In this collaborative project with Dr. Jennifer Ramp-Neal, Denver Botanic Gardens, we are using nuclear genetic markers to examine the levels and distribution of genetic diversity within three federally endangered cactus species. This project initially targeted Sclerocactus glaucus, the Colorado Hookless Cactus, due to concerns about the impacts of oil and gas development and the possibility of hybridization with a more common species, S. parviflorus, which appears to be expanding its range. Initial results demonstrated that hybridization is possible, but it is rare in undisturbed populations. However, we were able to determine that there is significant divergence between northern and southern populations of S. glaucus. Our current research is utilizing Next Generation DNA Sequencing to examine the degree of divergence between northern and southern populations of S. glaucus to determine if the species should be taxonomically split. Additionally, we are examining the diversity and genetic relationship among S. brevispinus and S. wetlandicus, from northeastern Utah. These two taxa are facing significant threats from oil and gas development, and they have a questionable taxonomic history. To date, we have determined that the traditional split among S. brevispinus and S. wetlandicus is not supported genetically. 

Sclerocactus brevispinus

Aobve. Sclerocactus wetlandicus, Uintah Basin, Utah.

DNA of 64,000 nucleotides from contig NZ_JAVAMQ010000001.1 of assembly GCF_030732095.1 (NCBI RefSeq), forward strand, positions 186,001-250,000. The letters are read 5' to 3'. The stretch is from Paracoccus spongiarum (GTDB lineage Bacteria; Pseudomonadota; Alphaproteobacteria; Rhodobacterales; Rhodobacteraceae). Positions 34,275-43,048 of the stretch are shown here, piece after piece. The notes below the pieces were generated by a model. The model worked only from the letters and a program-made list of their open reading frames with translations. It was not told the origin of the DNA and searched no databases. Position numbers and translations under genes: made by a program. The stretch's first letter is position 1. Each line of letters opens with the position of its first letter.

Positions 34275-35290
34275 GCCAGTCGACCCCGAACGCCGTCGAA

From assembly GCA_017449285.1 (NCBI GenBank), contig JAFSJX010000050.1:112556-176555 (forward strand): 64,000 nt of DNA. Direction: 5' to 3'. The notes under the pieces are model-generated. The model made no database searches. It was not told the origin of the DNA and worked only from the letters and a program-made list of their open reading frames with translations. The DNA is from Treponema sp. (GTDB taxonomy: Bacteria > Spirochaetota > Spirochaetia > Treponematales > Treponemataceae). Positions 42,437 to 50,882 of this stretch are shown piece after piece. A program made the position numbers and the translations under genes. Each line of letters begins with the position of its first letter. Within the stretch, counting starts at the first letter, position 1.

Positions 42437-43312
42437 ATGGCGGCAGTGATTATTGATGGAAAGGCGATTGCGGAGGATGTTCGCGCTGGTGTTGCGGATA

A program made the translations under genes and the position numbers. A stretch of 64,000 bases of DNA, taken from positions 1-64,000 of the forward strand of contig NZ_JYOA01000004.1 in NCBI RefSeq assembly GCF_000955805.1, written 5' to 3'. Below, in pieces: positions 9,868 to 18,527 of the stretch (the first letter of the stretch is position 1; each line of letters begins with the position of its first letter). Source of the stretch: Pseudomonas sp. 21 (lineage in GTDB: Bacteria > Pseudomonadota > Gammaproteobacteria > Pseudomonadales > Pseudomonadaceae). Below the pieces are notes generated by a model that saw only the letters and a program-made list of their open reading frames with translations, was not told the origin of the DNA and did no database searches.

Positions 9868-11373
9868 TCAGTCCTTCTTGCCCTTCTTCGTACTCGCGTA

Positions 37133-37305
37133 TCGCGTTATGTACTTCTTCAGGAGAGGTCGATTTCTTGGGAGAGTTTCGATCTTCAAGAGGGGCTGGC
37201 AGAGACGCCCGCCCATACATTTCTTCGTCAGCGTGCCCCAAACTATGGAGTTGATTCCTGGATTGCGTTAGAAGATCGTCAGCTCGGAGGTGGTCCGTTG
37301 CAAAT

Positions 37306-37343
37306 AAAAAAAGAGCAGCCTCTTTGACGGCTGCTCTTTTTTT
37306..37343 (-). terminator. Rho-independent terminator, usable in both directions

Speciation in Channel Island Acmispon

In this collaborative project with Dr. Kaius Helenurm, University of South Dakota, and Dr. Lisa Wallace, Old Dominion University, we have been using molecular genetic, ecological, and morphological data to determine the roles of connectivity and isolation in maintaining cohesion within two species of Acmispon endemic to the California Channel Islands. These species are close relatives and members of the same subgenus, but they are not sister taxa. We are using a unique approach that incorporates data from multiple sets of genetic markers that are capable of resolving different evolutionary time depths, GIS based ecological data, and the measurement of variable morphological characters. Our work has documented significant isolation among islands for one taxon, A. argophyllus, and significant connectivity among islands for the second taxon, A. dendroideus. These results indicate that despite having similar life history characteristics, Channel Island Acmispon have divergent evolutionary histories.